Old man yelling at the clouds. I have no problem with people getting as much for something as the market will bear. That doesn't mean they'll get what they ask. That's the whole meaning of 'if given the freedom and opportunity the market will correct itself'.
You're right though, the economy is going south, into a nosedive as a matter of fact. I think there will be a sharp drop in sales of new gear. As we've seen recently, mfgs might not even be able to get supplies to build units. This could ultimately drive prices up on good used equipment. It's already happened in the auto industry.
I agree on the remote and working order of gear for sale. There too if you wait long enough someone will buy it.
Which venues have you looked on?
The only cure for high prices are high prices.
There's no concern to allow your blood pressure rise...
EVERYTHING is negotiable. If the seller doesn't agree with your preferred price-move on.
Always something on the horizon waiting for you.
It's a feedback loop because most sellers have no idea what to ask, so they look to see what others are asking, ...
No remote, a darn shame, not always a deal breaker.
I would put a link in my ad to OEM remote(s) for sale by others to increase probable sale.
Some units, like my beloved Chase RLC-1 remote line controller MUST have a remote, zero controls on the unit; and sellers do not mention that, potential buyers may not know.
On the flip side, it drives me crazy when I'm selling something that is high quality, less than a year old, like new condition and buyers think 50% is a fair offer because it's "used". 😒
... it drives me crazy when I'm selling something that is high quality, less than a year old, like new condition and buyers think 50% is a fair offer because it's "used" ...
It's not only used, it has no warranty. I never offer more than 50 percent of list for anything used.
@cleeds No warranty? That would not be the case in something less than a year old? In 40 years of buying new equipment, I have never filed a warranty claim. I get your point but would say warranty is way over rated.
No warranty? That would not be the case in something less than a year old?
Many warranties are not transferable; they typically apply only to the original purchaser when bought through an authorized dealer. There are exceptions, such as Bryston.
In 40 years of buying new equipment, I have never filed a warranty claim.
I'm sure you accept that your experience isn't universal.
@dadork , I hadn't thought about it like that, but I do see your point.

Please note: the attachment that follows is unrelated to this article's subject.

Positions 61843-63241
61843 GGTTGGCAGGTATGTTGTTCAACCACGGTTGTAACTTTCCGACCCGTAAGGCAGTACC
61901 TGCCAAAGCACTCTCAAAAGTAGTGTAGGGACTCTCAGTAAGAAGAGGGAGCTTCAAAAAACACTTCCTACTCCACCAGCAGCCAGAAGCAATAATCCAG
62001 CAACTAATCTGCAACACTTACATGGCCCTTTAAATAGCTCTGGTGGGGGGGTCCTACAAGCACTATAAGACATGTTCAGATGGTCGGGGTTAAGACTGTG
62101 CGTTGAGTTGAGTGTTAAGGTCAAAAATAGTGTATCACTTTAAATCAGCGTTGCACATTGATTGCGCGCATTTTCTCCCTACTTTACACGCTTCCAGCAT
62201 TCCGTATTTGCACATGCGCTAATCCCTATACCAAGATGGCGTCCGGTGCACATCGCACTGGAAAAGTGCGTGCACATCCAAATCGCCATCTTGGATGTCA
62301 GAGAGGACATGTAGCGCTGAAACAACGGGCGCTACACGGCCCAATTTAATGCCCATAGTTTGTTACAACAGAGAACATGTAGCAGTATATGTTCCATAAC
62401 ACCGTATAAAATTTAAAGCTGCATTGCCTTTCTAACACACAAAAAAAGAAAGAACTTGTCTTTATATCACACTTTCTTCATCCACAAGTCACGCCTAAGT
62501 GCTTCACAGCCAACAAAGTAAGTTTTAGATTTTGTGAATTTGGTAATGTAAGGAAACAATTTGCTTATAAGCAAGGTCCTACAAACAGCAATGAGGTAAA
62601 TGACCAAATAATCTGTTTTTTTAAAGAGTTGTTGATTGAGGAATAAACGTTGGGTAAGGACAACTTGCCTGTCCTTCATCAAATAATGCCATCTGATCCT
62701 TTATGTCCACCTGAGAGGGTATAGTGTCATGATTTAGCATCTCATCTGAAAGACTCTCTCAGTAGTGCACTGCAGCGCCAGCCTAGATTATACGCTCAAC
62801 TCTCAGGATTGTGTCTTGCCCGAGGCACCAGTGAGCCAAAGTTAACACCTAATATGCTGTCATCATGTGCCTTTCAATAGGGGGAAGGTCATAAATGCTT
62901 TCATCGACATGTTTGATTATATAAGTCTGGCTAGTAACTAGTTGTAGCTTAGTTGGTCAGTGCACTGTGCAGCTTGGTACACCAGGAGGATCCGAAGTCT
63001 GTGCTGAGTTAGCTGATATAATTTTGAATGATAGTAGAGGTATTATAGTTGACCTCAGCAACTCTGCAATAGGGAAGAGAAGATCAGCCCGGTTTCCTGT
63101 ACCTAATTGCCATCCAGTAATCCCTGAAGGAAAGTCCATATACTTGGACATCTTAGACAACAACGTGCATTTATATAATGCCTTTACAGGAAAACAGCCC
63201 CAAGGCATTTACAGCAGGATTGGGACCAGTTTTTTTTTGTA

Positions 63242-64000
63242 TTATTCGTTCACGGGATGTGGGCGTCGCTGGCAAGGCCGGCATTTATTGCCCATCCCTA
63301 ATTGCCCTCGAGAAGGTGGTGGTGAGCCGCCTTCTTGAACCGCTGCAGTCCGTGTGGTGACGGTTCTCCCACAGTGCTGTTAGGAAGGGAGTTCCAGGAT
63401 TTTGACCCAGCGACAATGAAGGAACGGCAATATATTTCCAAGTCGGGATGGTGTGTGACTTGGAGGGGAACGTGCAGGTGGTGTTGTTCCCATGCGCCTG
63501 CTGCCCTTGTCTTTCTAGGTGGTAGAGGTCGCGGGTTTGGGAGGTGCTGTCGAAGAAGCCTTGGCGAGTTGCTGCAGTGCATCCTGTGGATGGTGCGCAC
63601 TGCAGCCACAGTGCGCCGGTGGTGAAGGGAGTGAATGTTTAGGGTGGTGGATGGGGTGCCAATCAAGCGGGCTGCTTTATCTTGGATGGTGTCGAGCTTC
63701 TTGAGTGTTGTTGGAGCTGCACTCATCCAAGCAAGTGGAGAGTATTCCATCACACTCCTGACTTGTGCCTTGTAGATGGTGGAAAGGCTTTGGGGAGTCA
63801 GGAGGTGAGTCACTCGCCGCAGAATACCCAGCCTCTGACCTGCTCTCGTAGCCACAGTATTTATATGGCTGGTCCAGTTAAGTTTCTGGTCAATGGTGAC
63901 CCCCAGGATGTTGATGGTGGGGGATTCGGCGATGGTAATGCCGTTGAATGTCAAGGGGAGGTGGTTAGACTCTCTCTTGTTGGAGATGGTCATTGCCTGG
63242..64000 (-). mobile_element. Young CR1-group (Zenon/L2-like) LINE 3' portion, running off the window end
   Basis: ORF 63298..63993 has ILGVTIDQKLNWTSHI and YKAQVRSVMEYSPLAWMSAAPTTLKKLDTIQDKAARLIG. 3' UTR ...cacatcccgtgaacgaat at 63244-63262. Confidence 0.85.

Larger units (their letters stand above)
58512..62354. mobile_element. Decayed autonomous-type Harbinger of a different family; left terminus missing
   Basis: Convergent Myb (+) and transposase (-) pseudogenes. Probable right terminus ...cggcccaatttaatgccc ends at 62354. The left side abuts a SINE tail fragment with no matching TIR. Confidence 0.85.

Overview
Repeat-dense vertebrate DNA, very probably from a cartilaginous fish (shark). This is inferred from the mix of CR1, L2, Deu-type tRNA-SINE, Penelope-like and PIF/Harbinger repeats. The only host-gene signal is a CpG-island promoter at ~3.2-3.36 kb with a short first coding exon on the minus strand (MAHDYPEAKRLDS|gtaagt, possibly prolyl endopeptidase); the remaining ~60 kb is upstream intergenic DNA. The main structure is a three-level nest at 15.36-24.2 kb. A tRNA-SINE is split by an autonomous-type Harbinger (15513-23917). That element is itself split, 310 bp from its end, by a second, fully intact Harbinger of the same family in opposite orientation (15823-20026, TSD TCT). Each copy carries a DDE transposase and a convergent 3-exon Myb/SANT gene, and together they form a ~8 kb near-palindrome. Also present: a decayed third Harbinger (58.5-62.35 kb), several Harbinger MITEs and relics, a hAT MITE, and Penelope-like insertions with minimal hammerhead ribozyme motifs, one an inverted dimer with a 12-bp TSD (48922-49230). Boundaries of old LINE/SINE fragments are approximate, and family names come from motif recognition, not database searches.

@hilde45 , I regularly use this site, hifishark, usaudiomart, etc....I do have my eye out for a specific piece of gear, and the price is all over the place.
To all, thanks who replied.
"Old man yelling at clouds." it is.
So far, I haven't been burned by overpriced used gear. The one case where I felt I paid too much is in the case of the Oppo 205 Universal disc player. When it first came out, I seem to recall it was listed at about $1,200. I opted for the less expensive 203. When Oppo sadly ceased making digital gear, the price of the 205 when up about 3X its original cost. Supply and demand I guess. I recently decided I wanted a 205 and purchased a upgraded one for $3,400 on Audiomart US. But, in a momentary lapse of reason, I did this with full knowledge that it was overpriced.
I sometimes will offer a 30-90 warranty on my used gear but I do require the option to repair the unit first and I do not pay for the shipping to and from costs if it ever comes to that. You should pay what you want to for anything new or used so it does not matter what the asking price is.
Now for the rest of you , I have a bridge for sale, slightly used but in overall pretty good shape. Google the Brooklyn Bridge for condition.
seems the market can be driven by prices just as much as the prices are driven by market. prices been ridiculous for a long time. dont seem to be going back to normal. buyin used records is just nuts.
How long is that Oppo 205 that’s listed for $6500 going to be listed?
@bigtwin 50% off msrp is a fair starting point for a one year old piece of gear. why? Because often product can be bought at a discount from MSRP- in the ten to twenty percent off range. So, fifty percent off for used is really not enough of a discount to get someone to buy used. The other reason is that if someone expects me to pay 20-30% off of list I'll just buy it new, know it's history and get a full warranty.
I agree, asking prices are absurd - by private sellers and the two most egregious online sellers out there- commonly asking 75% of list price or more on equipment that years old. The asking prices strongly suggest there are people buying at those prices; Just like they're buying 20 yr old average watches worth $1500 for $5000 and just like the "more money than brains" crowd on Bring A Trailer are buying 20 year old, beat to snot M5's for 45k when they're worth 25k. All things will pass, especially during a recession.